It's the most commotion Elizabeth Wiginton has ever seen in the quiet town of Tompkins: "Ambulances, police cars, there was a sheriff's horse even."
A tragedy happening so close to home, reminding her how large and thick the forest near her home is: "We usually lose our dogs in our back yard at least once a week."
When 62-year-old Charles Gehringer's two beagles returned home without him from a walk through that forest, his family went to look for him on his routine path.
When they couldn't find him, they called the police: "We threw the whole weight of the State Police behind it ... our multiple canine units, we did fly the helicopter three times," said First Lieu tenet Michael Krumm of the Michigan State Police.
When Gehringer's body was found around 10 in the morning by the canine unit, he was only about an eighth of a mile from where his family said he began his walk.
But the reason why it took dozens of people searching to finally find Gehringer, is because his body was hidden under a lot of brush, while wearing colors that camouflaged him.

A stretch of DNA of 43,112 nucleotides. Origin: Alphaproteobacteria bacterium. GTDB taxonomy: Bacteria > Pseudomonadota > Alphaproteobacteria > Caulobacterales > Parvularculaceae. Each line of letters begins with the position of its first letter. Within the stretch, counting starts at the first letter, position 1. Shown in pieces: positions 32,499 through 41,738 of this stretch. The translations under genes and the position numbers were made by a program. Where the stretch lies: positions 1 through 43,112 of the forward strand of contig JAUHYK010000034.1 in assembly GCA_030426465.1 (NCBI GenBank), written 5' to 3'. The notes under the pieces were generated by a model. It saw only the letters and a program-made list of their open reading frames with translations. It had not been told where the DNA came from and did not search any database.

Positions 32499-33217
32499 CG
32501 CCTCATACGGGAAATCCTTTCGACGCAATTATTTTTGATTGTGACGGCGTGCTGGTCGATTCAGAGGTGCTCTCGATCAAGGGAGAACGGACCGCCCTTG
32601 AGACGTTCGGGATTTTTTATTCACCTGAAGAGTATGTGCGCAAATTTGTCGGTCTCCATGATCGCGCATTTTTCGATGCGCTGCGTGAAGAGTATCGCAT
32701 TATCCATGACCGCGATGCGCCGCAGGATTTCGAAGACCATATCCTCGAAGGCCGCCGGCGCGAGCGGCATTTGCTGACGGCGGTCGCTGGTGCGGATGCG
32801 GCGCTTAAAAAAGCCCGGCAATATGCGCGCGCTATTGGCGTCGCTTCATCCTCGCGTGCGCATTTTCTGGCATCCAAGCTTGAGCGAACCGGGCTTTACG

"There were no signs of any trauma, struggle or disturbance. It looked like, for all intensive purposes, he was walking, had a medical condition, and expired right there," continued Krumm.
Gehringer's family thinks his death may have something to do with his type two diabetes. His autopsy is scheduled for tomorrow, but it could take months before we know exactly what cased his death.
Gehringer worked at Dart Container in Mason.